lofty, more "of the Gods."
Nestor: As a rule, I always defer to oracles and hetairae.
Inca: Domesticity vs. the Hunter. The stay-at-home suitors defeated by the homecoming
Philemon: I get hung up on the part about "she loved to watch" the geese (
I'm a dream therapist and lead dream interpretation groups in real life, so I can
get carried away with this)
Lysias: Divine intervention in that time, the higher mind in this time? There
was no ego, super-ego or anima/animus in Homer's day. *grin*
Glaucon: Hetairae first - they know everything.
Philemon: Maia, that's a great "signature line"!
Glaucon: But that might be Fagles's words, not Penelope's. Anyone else got a different
Lysias: Yeah actually, I just saw Aurora's comment, I like that.
Nestor: And that's a good point, Hetaira...there were omens in Homer's time, but
certainly no consciousness of the subconscious.
Philemon: Hetaira, I'd think it was all there, they just called it by another name.
Hubris for one..
Lysias: I have Fitzgerald's around here *searching*
Inca: What book is the "loved to watch" in? I haven't read that far....
Artistides: I'm thinking 19.
Philemon: There's some theory isn't there Maia about the development of the human
brain since Homer's time. Like the right brain and left brain were configured
differently...and what was in the "unconscious" was once projected onto
gods/omens and actually heard as "voices". Forget the source, there's some book
on the subject...
Lysias: So Hubris in that day an age translates to what in common day? Not being true
to your higher mind?
Philemon: In Fagles, it's 19:606...
Glaucon: That's pretty much the way it is in most aboriginal cultures. Folks who
"see" or "hear" things are touched by the gods.
Nestor: Hubris is just being insolent towards the gods. Well, Torrey, I don't ascribe
to that theory...human evolution works far more slowly than that. It's just cultural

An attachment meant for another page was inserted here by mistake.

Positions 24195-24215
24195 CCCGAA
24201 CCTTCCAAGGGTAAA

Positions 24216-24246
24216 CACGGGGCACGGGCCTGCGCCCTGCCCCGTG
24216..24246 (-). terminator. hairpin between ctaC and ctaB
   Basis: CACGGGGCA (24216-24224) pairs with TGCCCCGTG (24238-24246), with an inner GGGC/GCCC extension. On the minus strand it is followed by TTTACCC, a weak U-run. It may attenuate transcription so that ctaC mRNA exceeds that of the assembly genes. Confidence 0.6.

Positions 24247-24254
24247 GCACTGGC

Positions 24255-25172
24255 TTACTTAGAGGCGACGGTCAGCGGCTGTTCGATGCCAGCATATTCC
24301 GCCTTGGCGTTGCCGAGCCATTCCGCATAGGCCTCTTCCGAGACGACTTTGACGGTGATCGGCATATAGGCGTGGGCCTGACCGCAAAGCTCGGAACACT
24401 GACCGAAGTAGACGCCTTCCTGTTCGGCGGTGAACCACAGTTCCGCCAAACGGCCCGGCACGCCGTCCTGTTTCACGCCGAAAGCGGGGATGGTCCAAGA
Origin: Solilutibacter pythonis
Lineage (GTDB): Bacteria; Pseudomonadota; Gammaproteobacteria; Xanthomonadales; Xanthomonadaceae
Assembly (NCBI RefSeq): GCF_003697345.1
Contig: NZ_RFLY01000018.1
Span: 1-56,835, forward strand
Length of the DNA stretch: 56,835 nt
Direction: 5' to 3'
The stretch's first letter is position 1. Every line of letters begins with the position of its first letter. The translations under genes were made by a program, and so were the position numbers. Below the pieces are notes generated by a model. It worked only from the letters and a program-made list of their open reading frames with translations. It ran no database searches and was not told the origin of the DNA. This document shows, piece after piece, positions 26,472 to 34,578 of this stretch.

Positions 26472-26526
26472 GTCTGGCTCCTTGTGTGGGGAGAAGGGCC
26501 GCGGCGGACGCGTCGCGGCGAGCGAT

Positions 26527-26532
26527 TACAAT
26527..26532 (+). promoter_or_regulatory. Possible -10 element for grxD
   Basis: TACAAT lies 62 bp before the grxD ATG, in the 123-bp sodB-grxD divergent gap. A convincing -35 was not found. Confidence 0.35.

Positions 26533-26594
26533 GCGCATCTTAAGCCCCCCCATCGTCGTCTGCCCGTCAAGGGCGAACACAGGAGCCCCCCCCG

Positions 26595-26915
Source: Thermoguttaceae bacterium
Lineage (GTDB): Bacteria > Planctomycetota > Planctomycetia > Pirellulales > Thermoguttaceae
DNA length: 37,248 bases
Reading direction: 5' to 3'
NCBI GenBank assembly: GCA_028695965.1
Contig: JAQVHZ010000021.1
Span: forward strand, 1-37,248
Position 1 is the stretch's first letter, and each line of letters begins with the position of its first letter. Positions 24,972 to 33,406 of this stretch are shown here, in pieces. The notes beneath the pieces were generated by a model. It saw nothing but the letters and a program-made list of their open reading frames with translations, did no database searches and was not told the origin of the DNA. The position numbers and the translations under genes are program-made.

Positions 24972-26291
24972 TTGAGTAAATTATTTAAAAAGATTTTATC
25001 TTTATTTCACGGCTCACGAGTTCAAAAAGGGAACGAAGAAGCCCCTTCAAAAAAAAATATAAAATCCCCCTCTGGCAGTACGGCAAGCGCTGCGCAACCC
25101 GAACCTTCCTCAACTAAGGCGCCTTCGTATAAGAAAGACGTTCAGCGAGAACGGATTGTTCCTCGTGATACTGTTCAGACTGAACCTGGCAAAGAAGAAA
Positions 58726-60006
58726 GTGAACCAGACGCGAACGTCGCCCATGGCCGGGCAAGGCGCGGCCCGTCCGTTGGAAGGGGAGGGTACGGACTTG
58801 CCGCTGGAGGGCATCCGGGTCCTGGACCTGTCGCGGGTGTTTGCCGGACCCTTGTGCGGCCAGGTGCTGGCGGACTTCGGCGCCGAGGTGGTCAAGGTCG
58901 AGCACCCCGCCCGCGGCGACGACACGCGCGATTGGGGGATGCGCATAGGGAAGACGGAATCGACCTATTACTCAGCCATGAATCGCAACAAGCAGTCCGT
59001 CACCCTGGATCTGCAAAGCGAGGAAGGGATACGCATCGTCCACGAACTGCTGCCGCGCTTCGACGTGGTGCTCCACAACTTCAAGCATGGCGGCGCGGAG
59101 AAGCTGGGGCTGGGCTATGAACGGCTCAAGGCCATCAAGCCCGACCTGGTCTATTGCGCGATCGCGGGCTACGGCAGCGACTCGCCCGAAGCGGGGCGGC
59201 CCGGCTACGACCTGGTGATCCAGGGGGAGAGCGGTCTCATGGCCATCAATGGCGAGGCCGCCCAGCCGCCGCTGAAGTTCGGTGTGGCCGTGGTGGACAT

Nestor: Are you thinking of the Bicameral Mind by Julian Jaynes, Torrey?
Inca: OK. Lawrence says "and I love wtaching them"
Philemon: I brought up hubris in reference the comment about no conception of EGO or
Glaucon: My ancient translation says that the geese "gladden her eyes."
Inca: I've read that, too, Torrey. Though I don't remember where. And those that still
hear them as voices, we treat with medication.
Philemon: That may be the source, Maia.
Nestor: In simpler times, things were simpler.
Artistides: I agree with Maia on the cultural vs. evolution aspect. (But
apparently, I have nothing new to add.)
Glaucon: Its by S.O. Andrew from the 1953 Everyman's library. My mom or dad stole it
from the public library. ;-)
Nestor: Like Agamemnon, when he is trying, in the Iliad to say why he acted in such a
way, just shrugs his shoulders and says ATE....
Nestor: They had a very simple heroic code, and that is how they lived. None of this,
my father left me, my mother was a tramp....they didn't THINK in those terms.
Lysias: Yes, I know, and I was asking for clarification Torrey, you threw hubris out
there, quantify it for me in present day psychology so that I know I'm getting the message
Lysias: Please. :)
Philemon: My reference to hubris was just an aside. Just musing on different
conceptions of ego, in different ways, at different times...
Lysias: Okay, just checking. I thought you had something specific in mind.
Artistides: I thought hubris was overweaning arrogance, in particular in relation to a
mortal and the gods and/or fate.
Nestor: Yes, just real insolence. Believing in yourself to the exclusion of the
Artistides: Is it time for another question?
Lysias: I think we established that Theseus, I was actually thinking about how hubris
works in post depth-psychology minds. :)
Lysias: i.e. would hubris be someone with control issues? *grin*
Glaucon: We'd probably call it sociopathy.
Philemon: Anyone else want to put out a question? I always have a reservoir of them,
but let's see what you all have.